The Graveyard Book

by Neil Gaiman

Cover image

Illustrator: Dave McKean
Publisher: HarperCollins
Copyright: 2008
ISBN: 0-06-053092-8
Format: Hardcover
Pages: 312

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The Graveyard Book starts with the nighttime murder of the Owens family, and from the start one can tell this is a Gaiman novel. Gaiman starts with a delightful description of the knife, telling the murder off-camera by implication and simultaneously introducing the man Jack with a memorable bit of description. The opening chapter features his trademark smooth balance between blunted horror, fascinating description, and hope from innocent skill and luck. The lone survivor of the family, the toddler, walks out of the house into an enveloping fog, narrowly escaping the murderer and wandering into the local graveyard. There, he's defended and eventually adopted by the ghosts of the graveyard and a persuasive cloaked man named Silas.

This is a children's book, illustrated by Dave McKean, but typically for Gaiman it's readable and thoroughly enjoyable for adults. It is aimed younger than many of his novels, though. I'm not much of a children's book reader, but the core audience felt like 8 to 12. The early going is very episodic and feels a bit unconnected, more like a set of bedtime stories about Nobody Owens and the graveyard he lives in than a novel. Chapter three in particular, an extended digression among ghouls, felt pointless and unconnected and not as imaginative or interesting as I was hoping.

Hang with the book, though, since The Graveyard Book really hits its stride a third of the way through in the fourth chapter. Gaiman takes all the elements he introduced episodically and slowly pulls them together, reintroducing the man Jack and portraying Nobody's increasing determination to revenge the death of his family. It's a solid coming-of-age story with some enjoyable reversals. The power that Nobody comes into is simply the natural skills of ghosts, which of course anyone in the graveyard can do. The larger world that Nobody enters is ours, with school, pawnshops, and police, and it makes a wonderful contrast with the cozy history of an English neighborhood graveyard. When all the pieces come together, the conclusion is exciting, suspenseful, and heartwarming.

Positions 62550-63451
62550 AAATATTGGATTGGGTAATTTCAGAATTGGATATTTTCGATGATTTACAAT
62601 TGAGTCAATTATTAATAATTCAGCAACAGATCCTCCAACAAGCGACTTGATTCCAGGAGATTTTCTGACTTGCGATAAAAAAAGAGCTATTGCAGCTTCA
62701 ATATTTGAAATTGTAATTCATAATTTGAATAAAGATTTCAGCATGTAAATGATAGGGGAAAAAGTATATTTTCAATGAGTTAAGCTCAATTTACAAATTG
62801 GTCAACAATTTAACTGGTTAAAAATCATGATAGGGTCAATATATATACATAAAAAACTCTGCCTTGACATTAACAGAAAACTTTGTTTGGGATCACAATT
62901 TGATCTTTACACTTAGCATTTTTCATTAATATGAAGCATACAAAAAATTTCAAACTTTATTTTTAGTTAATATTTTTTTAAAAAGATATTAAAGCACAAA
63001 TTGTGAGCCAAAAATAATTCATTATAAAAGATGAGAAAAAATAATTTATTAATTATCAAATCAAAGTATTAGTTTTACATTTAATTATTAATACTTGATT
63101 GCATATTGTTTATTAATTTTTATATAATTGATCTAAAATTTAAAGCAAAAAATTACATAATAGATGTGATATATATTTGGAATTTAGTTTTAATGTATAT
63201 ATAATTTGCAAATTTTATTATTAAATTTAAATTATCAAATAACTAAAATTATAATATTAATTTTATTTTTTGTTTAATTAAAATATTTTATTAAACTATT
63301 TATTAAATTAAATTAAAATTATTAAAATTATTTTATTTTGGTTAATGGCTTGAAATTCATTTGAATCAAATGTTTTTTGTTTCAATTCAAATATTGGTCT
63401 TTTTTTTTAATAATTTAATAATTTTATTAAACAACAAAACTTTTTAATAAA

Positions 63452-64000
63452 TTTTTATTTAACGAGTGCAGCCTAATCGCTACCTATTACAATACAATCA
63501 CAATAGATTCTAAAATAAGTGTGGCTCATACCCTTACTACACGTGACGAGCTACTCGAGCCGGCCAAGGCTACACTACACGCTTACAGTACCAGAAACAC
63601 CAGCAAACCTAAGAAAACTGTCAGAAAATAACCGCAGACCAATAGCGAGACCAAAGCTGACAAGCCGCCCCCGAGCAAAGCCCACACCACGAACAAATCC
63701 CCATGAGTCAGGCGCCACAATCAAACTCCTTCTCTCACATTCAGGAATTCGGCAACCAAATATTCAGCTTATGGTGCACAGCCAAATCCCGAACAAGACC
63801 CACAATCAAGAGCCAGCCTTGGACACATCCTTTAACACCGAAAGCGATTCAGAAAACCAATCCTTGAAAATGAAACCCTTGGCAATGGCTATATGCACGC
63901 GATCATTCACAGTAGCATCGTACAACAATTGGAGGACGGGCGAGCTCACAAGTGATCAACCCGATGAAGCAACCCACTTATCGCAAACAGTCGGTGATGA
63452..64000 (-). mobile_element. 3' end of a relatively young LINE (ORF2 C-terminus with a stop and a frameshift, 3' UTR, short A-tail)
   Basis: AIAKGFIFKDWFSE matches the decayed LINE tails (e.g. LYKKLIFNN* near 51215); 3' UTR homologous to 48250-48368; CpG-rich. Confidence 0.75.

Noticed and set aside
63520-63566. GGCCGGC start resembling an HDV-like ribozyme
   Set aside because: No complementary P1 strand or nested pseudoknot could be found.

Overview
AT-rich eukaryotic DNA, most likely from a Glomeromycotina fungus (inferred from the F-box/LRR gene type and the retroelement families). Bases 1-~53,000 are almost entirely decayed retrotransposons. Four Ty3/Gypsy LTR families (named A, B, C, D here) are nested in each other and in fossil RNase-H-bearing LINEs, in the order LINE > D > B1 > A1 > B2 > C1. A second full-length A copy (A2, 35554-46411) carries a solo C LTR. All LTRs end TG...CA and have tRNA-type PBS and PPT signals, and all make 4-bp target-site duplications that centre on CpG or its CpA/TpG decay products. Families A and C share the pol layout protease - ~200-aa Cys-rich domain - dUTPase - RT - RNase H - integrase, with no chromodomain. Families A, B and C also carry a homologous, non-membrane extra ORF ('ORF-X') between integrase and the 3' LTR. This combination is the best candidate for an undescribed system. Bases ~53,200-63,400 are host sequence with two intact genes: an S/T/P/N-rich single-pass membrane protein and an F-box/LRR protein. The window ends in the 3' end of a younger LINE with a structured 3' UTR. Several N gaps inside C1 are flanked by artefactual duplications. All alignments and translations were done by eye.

In either children's or adult writing, Gaiman has a knack for portraying complex people in all their uncertainties, determination, limitations, and courage. He does a particularly good job with Nobody: he makes some bad decisions, but only one of them is cringeworthy and Nobody knows it and deals with the consequences. Gaiman's worlds are dangerous, but they also reward open-hearted empathy and common sense. I frequently come away from his books with a strange feeling that I've caught a glimpse of how to be a better person. Despite the younger target audience, The Graveyard Book is no exception.

As universal the appeal of Gaiman's writing is, I prefer his adult books to his children's books. The style of his children's books don't allow for the same depth of mythology and philosophical detail of, say, Sandman or American Gods, or even Neverwhere. The better comparison for The Graveyard Book is Coraline, and I think those who liked Coraline will like this book as well. Comparatively, I think it had more plot and more character development (the longer length helps), less weird, and less horror. Both featured the same general sort of determined protagonist who is brave and daring in a quiet and subtle way. I think The Graveyard Book was a bit more successful overall, but also a bit scattered and not as tight.

Gaiman didn't blow me away with this one, and I'm not sure I'd recommend finding it in hardcover. His adult work is better. But Gaiman is an excellent descriptive writer whose characterization is particularly well-suited to a children's book, and any Gaiman is worth reading. Recommended, including for adults, if you're in a Gaiman mood.

Rating: 7 out of 10

Reviewed: 2009-06-23

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